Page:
“Everybody, everywhere” is just “Informal Learning 2.0,” that which is going on always, has gone on for centuries, enhanced by technology. I’m not saying what we get from technology isn’t huge, but it boils down to better, more expedient access to larger quantities of the same kinds of information humans always use. But we veer even further. The stakeholders list—teachers, parents, industry—is far too short. I believe education must be both Equitable and Inclusive. “Everybody, everywhere” includes millions who wouldn’t be seen as either “worker” or “entrepreneur.”

      To illustrate: as a person who for over 20 years paid all the rent and bills by performing music, I know how valuable it would have been to be more “entrepreneurial,” to have learned some facts and skills pertaining to the business side, and business in general. I know equally well that I was decidedly *not* entrepreneurial, and furthermore, in order to be myself, i.e. *musical,* I had to collaborate with others who *were* entrepreneurial, or likely fail at both.

      I agree with (among many others) Dalton McGuinty, that we should teach entrepreneurship to our youth—right alongside musicianship, sportsmanship—seamanship, if that’s what the self-directed individual learner wants—all of which the human family has counted on to produce well-rounded communities of practice for centuries, across continents. Classic “citizenship education” too has its flaws, but if I may chance a business metaphor, society should always re-invest in itself and diversify its portfolio, with purpose and foresight.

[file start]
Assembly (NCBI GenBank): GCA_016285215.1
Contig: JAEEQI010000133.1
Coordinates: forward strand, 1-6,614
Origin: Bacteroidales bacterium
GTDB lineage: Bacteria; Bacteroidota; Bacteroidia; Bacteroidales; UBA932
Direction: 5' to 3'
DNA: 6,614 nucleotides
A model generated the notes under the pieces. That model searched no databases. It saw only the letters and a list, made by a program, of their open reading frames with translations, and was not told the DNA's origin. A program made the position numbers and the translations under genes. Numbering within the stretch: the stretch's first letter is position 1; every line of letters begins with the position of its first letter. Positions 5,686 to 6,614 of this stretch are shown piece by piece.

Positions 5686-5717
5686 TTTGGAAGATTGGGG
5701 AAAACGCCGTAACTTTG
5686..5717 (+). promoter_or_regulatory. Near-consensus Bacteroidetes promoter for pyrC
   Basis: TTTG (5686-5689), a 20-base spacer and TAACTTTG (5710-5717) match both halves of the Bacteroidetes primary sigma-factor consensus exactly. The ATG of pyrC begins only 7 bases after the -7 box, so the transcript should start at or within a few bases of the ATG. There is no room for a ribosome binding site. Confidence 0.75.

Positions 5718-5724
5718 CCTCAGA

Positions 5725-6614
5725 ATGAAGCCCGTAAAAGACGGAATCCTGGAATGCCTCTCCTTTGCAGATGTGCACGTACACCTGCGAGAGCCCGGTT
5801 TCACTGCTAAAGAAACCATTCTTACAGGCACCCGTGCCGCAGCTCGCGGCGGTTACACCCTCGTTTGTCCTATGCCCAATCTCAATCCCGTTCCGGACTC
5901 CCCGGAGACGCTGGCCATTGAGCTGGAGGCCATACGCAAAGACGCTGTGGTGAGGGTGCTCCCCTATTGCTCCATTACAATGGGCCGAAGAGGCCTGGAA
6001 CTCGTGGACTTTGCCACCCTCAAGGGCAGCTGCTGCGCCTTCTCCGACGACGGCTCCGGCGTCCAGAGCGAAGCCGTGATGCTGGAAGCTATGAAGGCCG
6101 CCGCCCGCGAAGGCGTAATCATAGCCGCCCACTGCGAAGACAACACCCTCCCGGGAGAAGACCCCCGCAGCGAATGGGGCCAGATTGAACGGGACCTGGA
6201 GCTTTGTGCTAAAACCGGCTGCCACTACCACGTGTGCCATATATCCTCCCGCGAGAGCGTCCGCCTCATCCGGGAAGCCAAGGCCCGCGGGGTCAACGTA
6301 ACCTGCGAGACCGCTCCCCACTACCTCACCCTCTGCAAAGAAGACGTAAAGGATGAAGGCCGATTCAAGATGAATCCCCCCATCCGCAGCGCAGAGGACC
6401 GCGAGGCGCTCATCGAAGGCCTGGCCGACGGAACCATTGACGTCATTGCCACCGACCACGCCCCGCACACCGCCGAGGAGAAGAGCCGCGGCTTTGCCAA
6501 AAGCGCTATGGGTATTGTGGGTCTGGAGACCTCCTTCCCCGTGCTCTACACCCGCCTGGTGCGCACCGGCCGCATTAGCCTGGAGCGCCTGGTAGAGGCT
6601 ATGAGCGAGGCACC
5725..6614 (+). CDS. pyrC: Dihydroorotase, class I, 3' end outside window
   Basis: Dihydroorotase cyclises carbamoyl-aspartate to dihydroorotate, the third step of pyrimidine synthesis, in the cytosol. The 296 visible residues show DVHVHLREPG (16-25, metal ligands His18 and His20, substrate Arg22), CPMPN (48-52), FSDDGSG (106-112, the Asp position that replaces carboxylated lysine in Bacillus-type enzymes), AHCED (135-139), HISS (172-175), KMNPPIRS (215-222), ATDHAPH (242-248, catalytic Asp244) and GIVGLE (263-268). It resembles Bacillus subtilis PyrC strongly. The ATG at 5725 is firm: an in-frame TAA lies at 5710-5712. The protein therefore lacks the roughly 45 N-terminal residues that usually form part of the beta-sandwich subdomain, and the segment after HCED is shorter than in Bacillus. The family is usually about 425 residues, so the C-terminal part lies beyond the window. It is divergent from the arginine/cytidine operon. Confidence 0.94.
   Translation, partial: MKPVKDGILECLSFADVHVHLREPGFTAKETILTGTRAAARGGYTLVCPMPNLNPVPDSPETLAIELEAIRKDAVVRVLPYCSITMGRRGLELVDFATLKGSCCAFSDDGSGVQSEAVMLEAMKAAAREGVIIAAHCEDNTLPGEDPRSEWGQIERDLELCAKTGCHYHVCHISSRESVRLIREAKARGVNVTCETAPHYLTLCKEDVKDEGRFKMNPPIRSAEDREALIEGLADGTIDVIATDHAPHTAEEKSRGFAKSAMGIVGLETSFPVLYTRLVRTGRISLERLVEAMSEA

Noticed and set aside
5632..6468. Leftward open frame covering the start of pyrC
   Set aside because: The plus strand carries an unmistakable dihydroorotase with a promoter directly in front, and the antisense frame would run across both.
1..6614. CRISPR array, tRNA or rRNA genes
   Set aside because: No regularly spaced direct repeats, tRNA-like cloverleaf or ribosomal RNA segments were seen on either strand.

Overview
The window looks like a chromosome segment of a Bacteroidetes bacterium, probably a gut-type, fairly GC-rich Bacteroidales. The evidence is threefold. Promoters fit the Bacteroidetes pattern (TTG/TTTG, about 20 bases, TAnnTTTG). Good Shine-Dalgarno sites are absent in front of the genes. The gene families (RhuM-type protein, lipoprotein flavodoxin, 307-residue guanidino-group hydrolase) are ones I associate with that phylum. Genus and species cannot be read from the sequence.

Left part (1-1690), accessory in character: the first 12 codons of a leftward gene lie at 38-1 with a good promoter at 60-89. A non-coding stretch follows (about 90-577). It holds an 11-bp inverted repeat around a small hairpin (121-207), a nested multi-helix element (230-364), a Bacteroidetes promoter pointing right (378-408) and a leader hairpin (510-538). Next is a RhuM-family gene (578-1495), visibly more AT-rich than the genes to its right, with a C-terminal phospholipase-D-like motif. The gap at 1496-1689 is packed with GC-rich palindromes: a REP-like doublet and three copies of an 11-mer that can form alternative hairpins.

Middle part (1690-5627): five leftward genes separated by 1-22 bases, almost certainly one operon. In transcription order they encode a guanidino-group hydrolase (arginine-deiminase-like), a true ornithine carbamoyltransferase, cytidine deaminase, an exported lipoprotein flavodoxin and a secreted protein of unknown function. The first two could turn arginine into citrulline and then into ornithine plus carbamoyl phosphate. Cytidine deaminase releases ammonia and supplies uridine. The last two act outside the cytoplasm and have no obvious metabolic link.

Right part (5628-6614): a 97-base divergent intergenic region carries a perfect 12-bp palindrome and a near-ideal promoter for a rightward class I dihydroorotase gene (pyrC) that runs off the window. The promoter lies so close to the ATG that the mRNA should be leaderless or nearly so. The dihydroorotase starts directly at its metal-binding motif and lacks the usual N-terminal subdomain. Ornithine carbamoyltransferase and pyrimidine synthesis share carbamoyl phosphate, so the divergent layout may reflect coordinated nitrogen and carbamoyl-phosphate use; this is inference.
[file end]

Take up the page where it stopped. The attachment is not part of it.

So I think it’s dangerous to just say “everybody, everywhere” and I try to be careful not to confuse those who sincerely apply critical assessment with those who are indeed terrified, or mistakenly dismiss prudence and critical discernment as “resistance to change.” I think some of the instability to the south is because people in the media learned they can make money wherever they can find controversy, so they’ve elevated *any* opposing argument, stopped asking critical questions, to the point now uncritical consumers assume “everybody, everywhere” may actually be credible. And all this, as it so happens we see spotlighted to the south this week, truly is to the detriment of “everyone, everywhere.”

      I believe everyone benefits when everyone participates in and contributes to an education system that first and foremost prepares students to participate in democratic self governance. *Public Education* 3.0 should encourage our youth to join with our friends, elders, and neighbours in collaborations between artists, homemakers, caregivers, housekeepers, gatekeepers, philanthropists, and we mustn’t forget the entrepreneurs, to “cultivate communities, associations and relationships that make for human flourishing.”

      Thanks again for the thought provoking comment. As for reading more of my thought stream I guess I can now say… careful what you wish for! -Richard